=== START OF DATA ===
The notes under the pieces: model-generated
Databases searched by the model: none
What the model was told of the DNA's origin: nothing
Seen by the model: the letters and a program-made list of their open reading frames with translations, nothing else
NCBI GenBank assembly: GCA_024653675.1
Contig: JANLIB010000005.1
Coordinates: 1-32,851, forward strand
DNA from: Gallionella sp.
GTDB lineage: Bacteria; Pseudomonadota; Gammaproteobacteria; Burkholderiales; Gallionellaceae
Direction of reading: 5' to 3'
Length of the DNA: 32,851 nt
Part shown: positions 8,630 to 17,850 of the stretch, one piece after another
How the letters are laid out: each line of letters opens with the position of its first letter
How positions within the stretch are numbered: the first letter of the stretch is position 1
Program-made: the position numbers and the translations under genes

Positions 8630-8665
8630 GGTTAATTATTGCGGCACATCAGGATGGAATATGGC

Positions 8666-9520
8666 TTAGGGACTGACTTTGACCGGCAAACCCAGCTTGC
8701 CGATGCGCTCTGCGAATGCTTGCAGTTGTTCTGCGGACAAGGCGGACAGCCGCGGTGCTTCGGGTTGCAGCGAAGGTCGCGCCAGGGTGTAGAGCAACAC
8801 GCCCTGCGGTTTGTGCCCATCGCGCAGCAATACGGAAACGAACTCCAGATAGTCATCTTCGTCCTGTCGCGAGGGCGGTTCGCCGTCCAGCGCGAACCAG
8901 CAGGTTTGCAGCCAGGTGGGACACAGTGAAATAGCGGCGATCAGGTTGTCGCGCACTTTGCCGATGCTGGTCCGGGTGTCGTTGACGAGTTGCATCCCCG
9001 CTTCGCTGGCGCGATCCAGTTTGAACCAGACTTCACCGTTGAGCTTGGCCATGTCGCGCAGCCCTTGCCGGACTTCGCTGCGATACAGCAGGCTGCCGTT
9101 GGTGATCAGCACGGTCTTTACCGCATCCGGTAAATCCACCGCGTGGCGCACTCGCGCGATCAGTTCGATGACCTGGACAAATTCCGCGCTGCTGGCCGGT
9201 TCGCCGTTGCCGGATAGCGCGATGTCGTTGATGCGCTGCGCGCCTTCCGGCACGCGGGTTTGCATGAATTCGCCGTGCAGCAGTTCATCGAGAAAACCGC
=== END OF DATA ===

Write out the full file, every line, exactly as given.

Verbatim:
The notes under the pieces: model-generated
Databases searched by the model: none
What the model was told of the DNA's origin: nothing
Seen by the model: the letters and a program-made list of their open reading frames with translations, nothing else
NCBI GenBank assembly: GCA_024653675.1
Contig: JANLIB010000005.1
Coordinates: 1-32,851, forward strand
DNA from: Gallionella sp.
GTDB lineage: Bacteria; Pseudomonadota; Gammaproteobacteria; Burkholderiales; Gallionellaceae
Direction of reading: 5' to 3'
Length of the DNA: 32,851 nt
Part shown: positions 8,630 to 17,850 of the stretch, one piece after another
How the letters are laid out: each line of letters opens with the position of its first letter
How positions within the stretch are numbered: the first letter of the stretch is position 1
Program-made: the position numbers and the translations under genes

Positions 8630-8665
8630 GGTTAATTATTGCGGCACATCAGGATGGAATATGGC

Positions 8666-9520
8666 TTAGGGACTGACTTTGACCGGCAAACCCAGCTTGC
8701 CGATGCGCTCTGCGAATGCTTGCAGTTGTTCTGCGGACAAGGCGGACAGCCGCGGTGCTTCGGGTTGCAGCGAAGGTCGCGCCAGGGTGTAGAGCAACAC
8801 GCCCTGCGGTTTGTGCCCATCGCGCAGCAATACGGAAACGAACTCCAGATAGTCATCTTCGTCCTGTCGCGAGGGCGGTTCGCCGTCCAGCGCGAACCAG
8901 CAGGTTTGCAGCCAGGTGGGACACAGTGAAATAGCGGCGATCAGGTTGTCGCGCACTTTGCCGATGCTGGTCCGGGTGTCGTTGACGAGTTGCATCCCCG
9001 CTTCGCTGGCGCGATCCAGTTTGAACCAGACTTCACCGTTGAGCTTGGCCATGTCGCGCAGCCCTTGCCGGACTTCGCTGCGATACAGCAGGCTGCCGTT
9101 GGTGATCAGCACGGTCTTTACCGCATCCGGTAAATCCACCGCGTGGCGCACTCGCGCGATCAGTTCGATGACCTGGACAAATTCCGCGCTGCTGGCCGGT
9201 TCGCCGTTGCCGGATAGCGCGATGTCGTTGATGCGCTGCGCGCCTTCCGGCACGCGGGTTTGCATGAATTCGCCGTGCAGCAGTTCATCGAGAAAACCGC